Understanding how your blood clots, genetically, can save you or a loved one’s life.

Sequencing your clotting factor genes may help you prevent a deadly blood clot.

Sequencing your clotting factor genes may help you prevent a deadly blood clot.

Learn how the PhosphorusONE test can help you to better understand and mitigate your risk of developing a Deep Venous Thromboembolism (DVT) – a type of deadly blood clot.

What is a Deep Venous Thromboembolism (DVT)?

A DVT is a blood clot that forms deep within the veins of your body, typically your legs. This type of clot will typically go asymptomatic – unknown and undetected for some period of time. However, environmental changes, genetic predisposition, and chance occurrence can result in a clot becoming dislodged, traveling through your bloodstream, reaching your lungs where it can cause a deadly Pulmonary Embolism - where a clot can block the ability of oxygen to reach your bloodstream.

In the United States, Pulmonary Embolism resulting from DVT is not a leading cause of death, yet it is not rare. Around 140,000 people die from this each year. As the clots can remain undetected for weeks or even months, strategies for preventing such events are challenging to administer.

What can my genes tell me about my risk for DVT?

People with a higher rate of clotting in their blood are at a higher risk for DVT- significantly so. Mutations in two genes in particular have been found to exist in [XX%] of patients who experience a DVT-related Pulmonary Embolism: Factor V (F5) and Factor II (F2). These genes are signal pathway that helps your blood to clot. Often, variations in these genes result in clotting failures in the form of hemophilia. However, there are two specific variations seen in these genes that increase your clotting rate.

Factor V Leiden Variation: The Factor V Leiden variant is carried by approximately 2% of the population, meaning 1 in 50 individuals on average will be at higher risk for blood clots. Carrying only one copy of this variation only modestly increases your risk for blood clots. Double Factor V Leiden carriers beware though: by carrying two copies of this mutation, you are considered to be at high risk for DVT and DVT related events. 

Factor II Prothrombin Variation: Much like the Factor V Leiden variation, the Factor II Prothrombin Variation is somewhat rare, existing in around 1% of the general population. That makes double-mutation carriers much rarer, less than 1%.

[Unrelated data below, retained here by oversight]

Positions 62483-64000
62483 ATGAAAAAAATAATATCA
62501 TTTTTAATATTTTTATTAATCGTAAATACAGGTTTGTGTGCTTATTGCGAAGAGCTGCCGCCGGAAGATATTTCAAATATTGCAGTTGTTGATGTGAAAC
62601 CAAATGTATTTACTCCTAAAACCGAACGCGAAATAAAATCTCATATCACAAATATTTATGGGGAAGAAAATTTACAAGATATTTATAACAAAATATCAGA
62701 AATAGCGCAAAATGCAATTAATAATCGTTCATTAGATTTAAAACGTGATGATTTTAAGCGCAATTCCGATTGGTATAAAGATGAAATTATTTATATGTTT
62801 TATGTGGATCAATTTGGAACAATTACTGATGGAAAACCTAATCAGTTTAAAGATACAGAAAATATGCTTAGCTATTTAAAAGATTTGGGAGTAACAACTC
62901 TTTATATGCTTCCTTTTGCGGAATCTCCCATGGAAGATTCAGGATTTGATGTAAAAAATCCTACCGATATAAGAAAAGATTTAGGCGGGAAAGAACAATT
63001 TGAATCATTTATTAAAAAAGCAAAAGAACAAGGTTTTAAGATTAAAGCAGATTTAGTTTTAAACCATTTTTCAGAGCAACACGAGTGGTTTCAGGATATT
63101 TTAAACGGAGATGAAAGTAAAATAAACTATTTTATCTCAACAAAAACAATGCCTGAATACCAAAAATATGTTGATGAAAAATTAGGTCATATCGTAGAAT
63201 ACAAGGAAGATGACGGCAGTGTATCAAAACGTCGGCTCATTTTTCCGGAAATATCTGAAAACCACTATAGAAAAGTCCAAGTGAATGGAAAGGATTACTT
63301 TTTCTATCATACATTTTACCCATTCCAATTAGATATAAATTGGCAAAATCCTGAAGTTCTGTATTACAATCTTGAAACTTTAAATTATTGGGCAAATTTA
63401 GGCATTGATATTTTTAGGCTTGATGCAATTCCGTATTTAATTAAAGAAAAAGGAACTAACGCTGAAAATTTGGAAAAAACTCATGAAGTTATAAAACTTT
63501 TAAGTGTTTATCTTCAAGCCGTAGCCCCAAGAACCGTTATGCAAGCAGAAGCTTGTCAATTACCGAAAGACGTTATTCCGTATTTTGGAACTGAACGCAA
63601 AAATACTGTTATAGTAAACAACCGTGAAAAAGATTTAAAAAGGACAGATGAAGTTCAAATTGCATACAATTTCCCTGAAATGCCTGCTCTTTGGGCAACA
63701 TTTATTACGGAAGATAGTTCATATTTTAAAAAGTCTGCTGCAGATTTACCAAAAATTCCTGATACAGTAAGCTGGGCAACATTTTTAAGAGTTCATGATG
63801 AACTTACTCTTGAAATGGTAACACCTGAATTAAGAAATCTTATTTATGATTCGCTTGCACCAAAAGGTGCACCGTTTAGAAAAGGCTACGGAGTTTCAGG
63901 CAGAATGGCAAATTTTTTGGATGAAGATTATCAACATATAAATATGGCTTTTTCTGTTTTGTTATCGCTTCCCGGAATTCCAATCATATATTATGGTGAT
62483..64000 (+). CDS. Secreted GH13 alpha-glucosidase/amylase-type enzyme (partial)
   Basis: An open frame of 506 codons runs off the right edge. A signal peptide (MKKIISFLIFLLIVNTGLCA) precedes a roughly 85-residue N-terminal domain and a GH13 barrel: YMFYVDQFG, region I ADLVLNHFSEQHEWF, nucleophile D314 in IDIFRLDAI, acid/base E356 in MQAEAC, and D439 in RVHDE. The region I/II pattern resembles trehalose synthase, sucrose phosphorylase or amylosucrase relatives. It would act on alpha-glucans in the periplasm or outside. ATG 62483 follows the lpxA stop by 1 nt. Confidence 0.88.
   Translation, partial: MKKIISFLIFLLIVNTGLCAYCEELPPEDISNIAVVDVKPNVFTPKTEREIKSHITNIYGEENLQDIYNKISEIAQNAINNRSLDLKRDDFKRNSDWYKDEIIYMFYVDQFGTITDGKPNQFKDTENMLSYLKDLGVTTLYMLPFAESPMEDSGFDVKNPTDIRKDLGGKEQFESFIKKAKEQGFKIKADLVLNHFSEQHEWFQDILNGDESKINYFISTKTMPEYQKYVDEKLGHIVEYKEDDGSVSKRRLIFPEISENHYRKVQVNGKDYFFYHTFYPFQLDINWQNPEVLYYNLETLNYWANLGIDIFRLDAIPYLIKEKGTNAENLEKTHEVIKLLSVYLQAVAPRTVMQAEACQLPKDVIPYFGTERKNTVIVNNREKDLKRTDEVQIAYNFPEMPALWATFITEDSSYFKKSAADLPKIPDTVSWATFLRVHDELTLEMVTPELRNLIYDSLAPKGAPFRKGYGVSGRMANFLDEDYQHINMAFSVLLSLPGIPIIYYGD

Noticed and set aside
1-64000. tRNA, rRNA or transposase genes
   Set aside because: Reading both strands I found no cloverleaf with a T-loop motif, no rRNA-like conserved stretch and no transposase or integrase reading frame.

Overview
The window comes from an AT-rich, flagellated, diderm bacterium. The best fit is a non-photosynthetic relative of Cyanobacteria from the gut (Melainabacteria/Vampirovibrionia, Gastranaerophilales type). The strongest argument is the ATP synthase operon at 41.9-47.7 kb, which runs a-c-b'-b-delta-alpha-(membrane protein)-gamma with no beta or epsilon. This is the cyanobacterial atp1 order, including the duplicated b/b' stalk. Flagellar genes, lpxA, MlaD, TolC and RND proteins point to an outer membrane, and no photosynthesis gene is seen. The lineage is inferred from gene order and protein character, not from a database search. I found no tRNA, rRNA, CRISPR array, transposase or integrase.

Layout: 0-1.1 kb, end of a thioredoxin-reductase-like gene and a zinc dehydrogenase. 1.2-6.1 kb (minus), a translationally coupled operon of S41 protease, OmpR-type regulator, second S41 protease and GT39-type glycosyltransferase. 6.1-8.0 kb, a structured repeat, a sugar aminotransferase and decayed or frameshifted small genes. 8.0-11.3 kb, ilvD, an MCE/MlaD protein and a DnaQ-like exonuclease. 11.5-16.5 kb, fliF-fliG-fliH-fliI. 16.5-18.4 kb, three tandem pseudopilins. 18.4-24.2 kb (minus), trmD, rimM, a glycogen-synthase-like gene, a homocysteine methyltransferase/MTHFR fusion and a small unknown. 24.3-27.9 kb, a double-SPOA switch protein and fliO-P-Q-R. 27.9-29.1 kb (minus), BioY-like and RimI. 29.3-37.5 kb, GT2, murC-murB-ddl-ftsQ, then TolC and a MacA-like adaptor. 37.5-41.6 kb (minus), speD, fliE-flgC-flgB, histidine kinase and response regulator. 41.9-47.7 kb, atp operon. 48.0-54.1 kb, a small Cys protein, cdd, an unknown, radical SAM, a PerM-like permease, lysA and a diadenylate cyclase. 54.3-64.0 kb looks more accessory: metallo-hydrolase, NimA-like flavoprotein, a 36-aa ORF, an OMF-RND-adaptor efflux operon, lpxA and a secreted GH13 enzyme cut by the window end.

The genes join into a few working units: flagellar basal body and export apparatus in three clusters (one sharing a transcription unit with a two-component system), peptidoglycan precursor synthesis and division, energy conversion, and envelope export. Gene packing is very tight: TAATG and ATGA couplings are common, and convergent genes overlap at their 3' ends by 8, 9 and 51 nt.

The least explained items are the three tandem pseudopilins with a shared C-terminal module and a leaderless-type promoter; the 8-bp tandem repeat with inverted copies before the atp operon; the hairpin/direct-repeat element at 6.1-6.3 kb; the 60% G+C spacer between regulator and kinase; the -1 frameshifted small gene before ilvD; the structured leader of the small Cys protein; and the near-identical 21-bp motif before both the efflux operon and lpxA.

How do I assess my risk?

Having your F2 and F5 genes analyzed to determine whether your carry Factor V Leiden or Factor II Prothrombin is a first step to understand your blood clotting profile. Double mutation carriers or carriers of mutations in both genes should be considered higher risk than the general population for DVT. If there is any family history of a pulmonary embolism or late-onset pregnancy loss, then with your physician you may want to prophylactically address your predisposition for clotting. 

PROC and PROS: What do these genes do?

Your Proteins C (PROC) and S (PROS) are part of the anticoagulation system of your body. These proteins present in the blood help to prevent and break up clots in your blood stream, and their function is essential to keeping things moving smoothly. 

Mutations in the PROC or PROS genes may result in impaired protein function, thus less ability to prevent and break up blood clots. These types of mutations can put you at a higher risk of DVT events, and together with your F5 and F2 status can be utilized to get a finer understanding of your risk for major blood clotting.

If I test positive for a mutation, how do I manage risk if I am not symptomatic?

Ultimately, sequencing your genes can help you and your physician to come up with a plan to best address any risk found in your genes. Absent of any personal or family history of a DVT-associated event, your physician may decide that passive monitoring is enough for the time being.

Certain blood protein tests can help assess your current rate of blood clotting vs. the population average. In particular, periodic biochemical testing for levels of Protein C and Protein S are good measures of healthy blood clotting (note: this type of test looks at the actual amount of protein in the blood, not at the genetic sequence like the PhosphorusONE test). As your levels change over time, your doctor may recommend daily aspirin, or decide to move you to a more aggressive blood thinner or anti-coagulant.

What about pregnancy and blood clotting?

Thrombotic events, or thrombosis, is also a major issue for pregnant women. In particular, families with high blood clotting profiles may experience high rates second trimester pregnancy losses due to dislodged blood clots leading to spontaneous abortions. 

How can Phosphorus help?

October 13th is World Thrombosis Day. It’s an opportunity to raise awareness and learn more about your own risk. Our PhosphorusONE at-home saliva kit makes collecting your DNA easy and painless. We look at your DNA, and based on millions of data-points, we are able to determine precisely where variations exist along the genes sequenced in our test. These variations are each sequenced dozens of times to assess to better understand and mitigate your risk of developing a Deep Venous Thromboembolism (DVT).

We also offer the chance to speak to a Board Certified Genetic Counselor. This is a complimentary service to better help you understand your results.

Click here to learn more.